Raif Shwayri is a graduate of King’s College London and the University of Wales, a recipient of the John W. Ryan Fellowship for International Education awarded by the State University of New York, and has served as CEO of Al-Kafaàt Foundation and a trustee of Al Kafaat University in Lebanon.
2 p.m. to 2:45 p.m.
State Capitol, Senate Chamber
Beirut on the Bayou
3 p.m. to 3:45 p.m
Barnes & Noble Bookselling Tent
Beirut on the Bayou: Alfred Nicola, Louisiana, and the Making of Modern Lebanon
Weaves a people’s history of Lebanon with the personal storytelling of a family saga.
Raif Shwayri begins his family’s story with his grandfather Habib Shwayri’s arrival at Ellis Island in 1902. Having left Beirut, then a harbor city on the Syrian coast of the Ottoman Empire, only weeks before, he took the name Alfred Nicola and made his way to relatives in New Orleans. There, he began peddling down the Bayou Lafourche, befriending the communities living alongside the water and earning the nickname “Sweet Papa” for his kindness and generosity. When he returned home to Lebanon in 1920, he invested the money he had made, from years of peddling, in real estate and died a wealthy man in 1956. After his death, his youngest son, Nadim (Raif’s father), turned his part of the inheritance into an endowment that started Al-Kafaàt, an iconic and unique institution in Lebanon that serves the handicapped and underprivileged.
Alfred Nicola’s story, like the story of Lebanon itself, begins farther back in history. In its account of centuries of Ottoman rule, decades of colonial occupation, and years of internal political strife and civil war, Beirut on the Bayou intertwines a family narrative with the story of a people, of Lebanon in the making. From the Fertile Crescent that was Syria to the Crescent City that is New Orleans, the saga of the Shwayri family reflects the experiences of those Lebanese who walked the path of immigration to the United States, as well as those who stayed behind—or returned—to help forge a nation.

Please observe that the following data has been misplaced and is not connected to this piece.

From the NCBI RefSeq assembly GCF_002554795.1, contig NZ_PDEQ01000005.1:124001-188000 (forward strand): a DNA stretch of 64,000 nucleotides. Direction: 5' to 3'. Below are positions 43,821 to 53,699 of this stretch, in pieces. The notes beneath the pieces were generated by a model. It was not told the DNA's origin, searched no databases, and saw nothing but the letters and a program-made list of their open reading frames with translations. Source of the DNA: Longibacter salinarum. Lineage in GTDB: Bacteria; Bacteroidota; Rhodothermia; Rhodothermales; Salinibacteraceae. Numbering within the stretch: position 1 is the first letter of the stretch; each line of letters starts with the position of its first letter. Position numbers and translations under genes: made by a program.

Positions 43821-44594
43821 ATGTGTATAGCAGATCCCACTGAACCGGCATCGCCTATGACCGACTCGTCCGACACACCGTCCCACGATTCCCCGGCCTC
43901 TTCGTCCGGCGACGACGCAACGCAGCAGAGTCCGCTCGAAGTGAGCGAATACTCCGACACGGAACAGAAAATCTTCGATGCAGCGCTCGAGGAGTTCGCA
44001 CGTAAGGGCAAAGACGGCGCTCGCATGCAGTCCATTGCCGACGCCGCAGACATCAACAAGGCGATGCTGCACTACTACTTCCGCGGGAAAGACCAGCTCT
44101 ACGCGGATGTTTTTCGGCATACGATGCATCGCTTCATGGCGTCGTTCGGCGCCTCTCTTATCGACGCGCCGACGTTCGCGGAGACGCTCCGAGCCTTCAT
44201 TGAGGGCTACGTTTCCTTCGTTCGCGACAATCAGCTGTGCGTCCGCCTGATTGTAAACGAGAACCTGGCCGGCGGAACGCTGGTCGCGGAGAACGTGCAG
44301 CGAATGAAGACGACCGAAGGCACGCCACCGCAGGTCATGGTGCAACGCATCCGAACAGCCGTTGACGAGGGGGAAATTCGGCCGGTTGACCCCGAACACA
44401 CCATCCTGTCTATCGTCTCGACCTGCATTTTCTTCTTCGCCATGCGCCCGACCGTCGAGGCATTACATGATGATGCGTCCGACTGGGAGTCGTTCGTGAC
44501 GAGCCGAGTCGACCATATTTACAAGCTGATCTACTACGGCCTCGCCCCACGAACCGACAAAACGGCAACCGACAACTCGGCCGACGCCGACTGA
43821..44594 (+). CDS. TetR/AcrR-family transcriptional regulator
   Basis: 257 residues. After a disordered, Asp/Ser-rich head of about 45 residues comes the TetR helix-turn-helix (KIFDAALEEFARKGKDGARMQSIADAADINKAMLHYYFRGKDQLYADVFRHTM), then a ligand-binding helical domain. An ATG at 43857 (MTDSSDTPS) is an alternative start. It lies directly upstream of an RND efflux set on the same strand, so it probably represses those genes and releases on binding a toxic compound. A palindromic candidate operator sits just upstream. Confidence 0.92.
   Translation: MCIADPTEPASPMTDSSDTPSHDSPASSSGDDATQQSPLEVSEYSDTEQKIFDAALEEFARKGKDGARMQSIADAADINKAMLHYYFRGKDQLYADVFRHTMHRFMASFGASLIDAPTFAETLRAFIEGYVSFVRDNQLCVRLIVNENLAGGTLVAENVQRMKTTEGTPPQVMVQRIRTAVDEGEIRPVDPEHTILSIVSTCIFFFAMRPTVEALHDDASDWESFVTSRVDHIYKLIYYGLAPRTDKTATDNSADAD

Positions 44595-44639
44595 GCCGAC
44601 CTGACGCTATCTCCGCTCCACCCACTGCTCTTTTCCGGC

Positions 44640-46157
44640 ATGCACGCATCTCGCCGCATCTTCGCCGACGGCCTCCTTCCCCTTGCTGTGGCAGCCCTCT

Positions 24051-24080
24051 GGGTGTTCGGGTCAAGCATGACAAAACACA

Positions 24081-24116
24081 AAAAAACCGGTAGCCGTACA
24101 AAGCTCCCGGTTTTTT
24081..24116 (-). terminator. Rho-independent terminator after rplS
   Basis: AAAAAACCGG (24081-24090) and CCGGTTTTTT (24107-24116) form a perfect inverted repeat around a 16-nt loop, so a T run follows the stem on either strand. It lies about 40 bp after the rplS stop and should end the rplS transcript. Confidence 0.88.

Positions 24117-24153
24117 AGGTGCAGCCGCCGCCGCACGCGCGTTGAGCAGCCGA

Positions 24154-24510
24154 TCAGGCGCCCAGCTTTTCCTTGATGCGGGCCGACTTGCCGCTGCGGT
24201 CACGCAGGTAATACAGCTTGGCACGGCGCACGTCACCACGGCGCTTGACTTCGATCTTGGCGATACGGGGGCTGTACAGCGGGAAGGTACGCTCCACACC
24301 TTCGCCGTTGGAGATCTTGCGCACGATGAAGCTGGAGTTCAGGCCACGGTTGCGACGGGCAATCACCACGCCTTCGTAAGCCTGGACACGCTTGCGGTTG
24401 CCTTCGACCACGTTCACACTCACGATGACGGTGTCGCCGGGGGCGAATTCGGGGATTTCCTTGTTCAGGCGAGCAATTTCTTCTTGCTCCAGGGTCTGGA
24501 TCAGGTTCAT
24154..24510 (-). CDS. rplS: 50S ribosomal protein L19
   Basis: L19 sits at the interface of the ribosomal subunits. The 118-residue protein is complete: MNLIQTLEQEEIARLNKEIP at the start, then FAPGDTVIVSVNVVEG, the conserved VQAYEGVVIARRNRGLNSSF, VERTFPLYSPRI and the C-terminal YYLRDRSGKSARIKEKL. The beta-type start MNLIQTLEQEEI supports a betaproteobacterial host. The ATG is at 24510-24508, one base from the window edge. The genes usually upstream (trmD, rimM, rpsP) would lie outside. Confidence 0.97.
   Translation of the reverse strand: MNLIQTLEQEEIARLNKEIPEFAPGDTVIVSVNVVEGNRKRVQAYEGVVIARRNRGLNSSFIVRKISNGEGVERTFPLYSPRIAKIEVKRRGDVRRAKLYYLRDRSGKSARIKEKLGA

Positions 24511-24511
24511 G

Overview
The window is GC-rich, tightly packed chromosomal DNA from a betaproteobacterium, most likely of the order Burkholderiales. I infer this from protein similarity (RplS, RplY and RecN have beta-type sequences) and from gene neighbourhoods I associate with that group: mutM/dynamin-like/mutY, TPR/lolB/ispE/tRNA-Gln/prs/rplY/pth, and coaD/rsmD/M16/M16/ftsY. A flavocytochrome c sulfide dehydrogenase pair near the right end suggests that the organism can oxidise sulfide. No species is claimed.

“Beirut on the Bayou weaves together the fascinating story of a family with roots in both Lebanon and, more recently, in Louisiana. Along the way, we learn more about the history of the Middle East, the tragedy of the Lebanese civil war, and the remarkable development of the Al-Kafaàt Foundation and educational institutions. Raif Shwayri successfully combines personal stories with grand history, all in a compelling voice and an entertaining style.” — James Ketterer, Bard College
“Well written and charming at times, this book traces the history not only of Lebanon’s constant ‘realpolitik’ turmoil but also that of the enclave of humanitarianism in Al-Kafaàt. Raif Shwayri argues, somewhat wistfully—but at the same time, admirably—that someday and slowly, humanity will win out against violence.” — Eugene Paul Nassar, Director and Founder, The Ethnic Heritage Studies Center, Utica College
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